So attacking the fickle-ness of the changes in the fossil record wouldn't necessarily be the huge debilitating attack .... in times of environmental stability we would see populations in stasis and the fossil record would reflect this....in times of environmental change, we would see population change.
that's why punctuated equilibrium and gradualism may both be happening. To argue for the P.E. side, most species stay the same if exposed to stable environmental conditions. The deep-sea tends to have numerous species of ancient relic species. Some scientists argue that this is due to environmental stability although it could also be due to less competition for resources from more "advanced" forms. But changes in the environment, like changes in ocean circulation, temperature, volcanism, vicariant events, can all trigger "explosive" evolution.
Take the marine faunas of the Eastern Pacific and Western Atlantic for example. They were once homogeneous before the uplift of the Panamanian Isthmus. When the barrier raised, the Eastern Pacific cooled dramatically and experienced much higher upwelling. The shelf also narrowed. The West Atlantic experienced a dramatic decrease in both depth and upwelling and also warmed considerably. This led to a mass extinction of marine life in almost every major family on both sides but especially in the Atlantic. To fill vacated niches, there was a intense radiation of speciation to recover these lost niches. Examples are gobies, chaenopsid blennies, parrotfish, grunts, Caribbean cones, Panamic columbellids, Atlantic murex, Paicifc cancellarids. The faunas are still very closely related but they still have disparities in certain families. Molecular techniques have dated these radiations close the the time of the Panamanian event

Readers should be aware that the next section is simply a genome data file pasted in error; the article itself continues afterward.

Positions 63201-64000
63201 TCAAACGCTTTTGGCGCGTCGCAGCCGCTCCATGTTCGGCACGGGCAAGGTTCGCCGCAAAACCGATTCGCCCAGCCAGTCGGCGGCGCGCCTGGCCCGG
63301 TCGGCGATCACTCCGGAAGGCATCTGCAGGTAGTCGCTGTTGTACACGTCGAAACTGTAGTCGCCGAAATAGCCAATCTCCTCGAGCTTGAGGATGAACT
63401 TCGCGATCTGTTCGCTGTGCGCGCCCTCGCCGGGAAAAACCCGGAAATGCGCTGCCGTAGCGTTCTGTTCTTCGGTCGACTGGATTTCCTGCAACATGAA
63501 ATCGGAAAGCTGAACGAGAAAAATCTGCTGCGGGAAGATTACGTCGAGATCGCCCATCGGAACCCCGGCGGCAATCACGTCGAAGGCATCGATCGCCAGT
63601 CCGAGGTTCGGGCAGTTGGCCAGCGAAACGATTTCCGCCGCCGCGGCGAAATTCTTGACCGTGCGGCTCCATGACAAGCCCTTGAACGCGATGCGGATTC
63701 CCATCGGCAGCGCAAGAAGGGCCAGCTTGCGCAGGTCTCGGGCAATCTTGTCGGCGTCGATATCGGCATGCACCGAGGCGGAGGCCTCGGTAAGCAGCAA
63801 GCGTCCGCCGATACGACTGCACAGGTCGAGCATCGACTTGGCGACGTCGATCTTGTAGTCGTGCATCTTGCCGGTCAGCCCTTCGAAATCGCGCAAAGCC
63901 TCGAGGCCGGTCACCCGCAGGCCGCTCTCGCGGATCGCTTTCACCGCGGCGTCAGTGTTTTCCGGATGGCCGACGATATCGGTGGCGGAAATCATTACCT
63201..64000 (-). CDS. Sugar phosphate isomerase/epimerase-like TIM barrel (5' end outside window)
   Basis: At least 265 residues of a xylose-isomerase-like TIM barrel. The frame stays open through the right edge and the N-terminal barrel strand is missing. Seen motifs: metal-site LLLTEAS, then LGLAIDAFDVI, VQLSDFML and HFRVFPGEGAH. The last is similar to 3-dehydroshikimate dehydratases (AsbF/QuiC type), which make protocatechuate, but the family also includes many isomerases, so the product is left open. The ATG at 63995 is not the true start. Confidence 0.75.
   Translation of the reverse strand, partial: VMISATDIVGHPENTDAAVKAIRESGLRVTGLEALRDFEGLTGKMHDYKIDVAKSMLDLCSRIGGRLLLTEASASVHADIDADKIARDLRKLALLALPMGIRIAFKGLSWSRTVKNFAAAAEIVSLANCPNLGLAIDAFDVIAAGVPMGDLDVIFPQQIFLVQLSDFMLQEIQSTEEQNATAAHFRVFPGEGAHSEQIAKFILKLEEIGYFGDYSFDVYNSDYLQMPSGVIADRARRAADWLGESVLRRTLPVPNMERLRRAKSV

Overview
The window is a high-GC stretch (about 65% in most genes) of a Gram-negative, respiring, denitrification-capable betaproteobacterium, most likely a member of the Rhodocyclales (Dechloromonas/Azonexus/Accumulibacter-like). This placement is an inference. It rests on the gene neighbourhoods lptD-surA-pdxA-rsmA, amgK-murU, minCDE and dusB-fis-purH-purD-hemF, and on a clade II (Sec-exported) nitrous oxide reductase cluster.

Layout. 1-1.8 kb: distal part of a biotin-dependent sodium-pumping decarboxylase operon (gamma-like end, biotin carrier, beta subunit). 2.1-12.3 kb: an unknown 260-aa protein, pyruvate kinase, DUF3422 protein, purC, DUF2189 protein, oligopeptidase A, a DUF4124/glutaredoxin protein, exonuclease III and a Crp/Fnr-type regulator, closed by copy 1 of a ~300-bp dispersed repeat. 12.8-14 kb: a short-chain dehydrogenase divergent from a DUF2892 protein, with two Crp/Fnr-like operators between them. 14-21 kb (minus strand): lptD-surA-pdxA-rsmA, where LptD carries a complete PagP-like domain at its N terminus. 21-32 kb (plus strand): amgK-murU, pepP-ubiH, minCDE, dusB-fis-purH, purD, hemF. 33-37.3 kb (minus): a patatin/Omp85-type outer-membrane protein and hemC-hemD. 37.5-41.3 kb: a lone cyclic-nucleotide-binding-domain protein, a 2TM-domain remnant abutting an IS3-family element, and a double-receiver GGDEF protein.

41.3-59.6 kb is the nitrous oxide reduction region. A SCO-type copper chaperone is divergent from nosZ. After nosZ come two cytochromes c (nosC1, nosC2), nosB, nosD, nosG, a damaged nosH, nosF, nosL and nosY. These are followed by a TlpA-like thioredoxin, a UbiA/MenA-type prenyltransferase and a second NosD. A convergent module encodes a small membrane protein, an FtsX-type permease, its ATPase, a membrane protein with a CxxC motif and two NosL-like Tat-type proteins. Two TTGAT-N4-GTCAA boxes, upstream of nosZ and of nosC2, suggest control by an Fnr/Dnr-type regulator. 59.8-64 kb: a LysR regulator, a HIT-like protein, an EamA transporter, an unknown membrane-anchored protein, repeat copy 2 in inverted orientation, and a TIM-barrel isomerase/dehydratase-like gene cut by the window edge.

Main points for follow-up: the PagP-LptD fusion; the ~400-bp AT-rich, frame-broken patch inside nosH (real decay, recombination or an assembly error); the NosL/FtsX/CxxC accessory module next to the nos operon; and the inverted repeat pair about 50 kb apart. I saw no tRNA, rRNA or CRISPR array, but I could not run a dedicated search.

This same thing has happened with Brazil and the Amazonian Plume (related to Caribbean forms), in the Indo-Pacific on the numerous island groups, and especially with Conus in the Cape Verde and cichlids in the rift valley of Africa. It seems like environmental change is the main driving force for the punctuated equilibrium model.
Thanx for the comment, Zoey - I agree completely and Darwin would have agreed also, as shown by his quote I posted yesterday. There are some species alive pretty much unchanged for the last 300 million years. With no substantial change in their environment and no catastrophes that affected them, there was no selection pressure for them to change.
For gradualism, there seems to be continuous change going on even in forms that seem to be "unchanged". The coelocanth Latimeria looks like ancient coelocanths, but it is not only a different genus and species, but a different family. The stalked crinoids of the deep ocean are different genera and species from ancient ancestors. Every "relict" species is different at at least the species level. If you look at fossil beds in the SE, you will find fossils of gastropods that are closely related to living species (Oliva, Scaphella, Murex, etc.) but they are different. This indicates that gradual evolution, as proposed by Darwin, is also occurring.
I would like to add that "punctuated evolution" can also be the result of the incomplete fossil record.
Take for example amphibian evolution. The original forms probably evolved in a localized ecosystem and then began to migrate out.
By the time they appear in the fossil record, it would look like a sudden appearance of new forms.
True... this is apparent in the Indo-Pacific "center of diversity" for numerous marine forms. Reef fish are notoriously rare in the fossil record so their origins are best traced by molecular studies.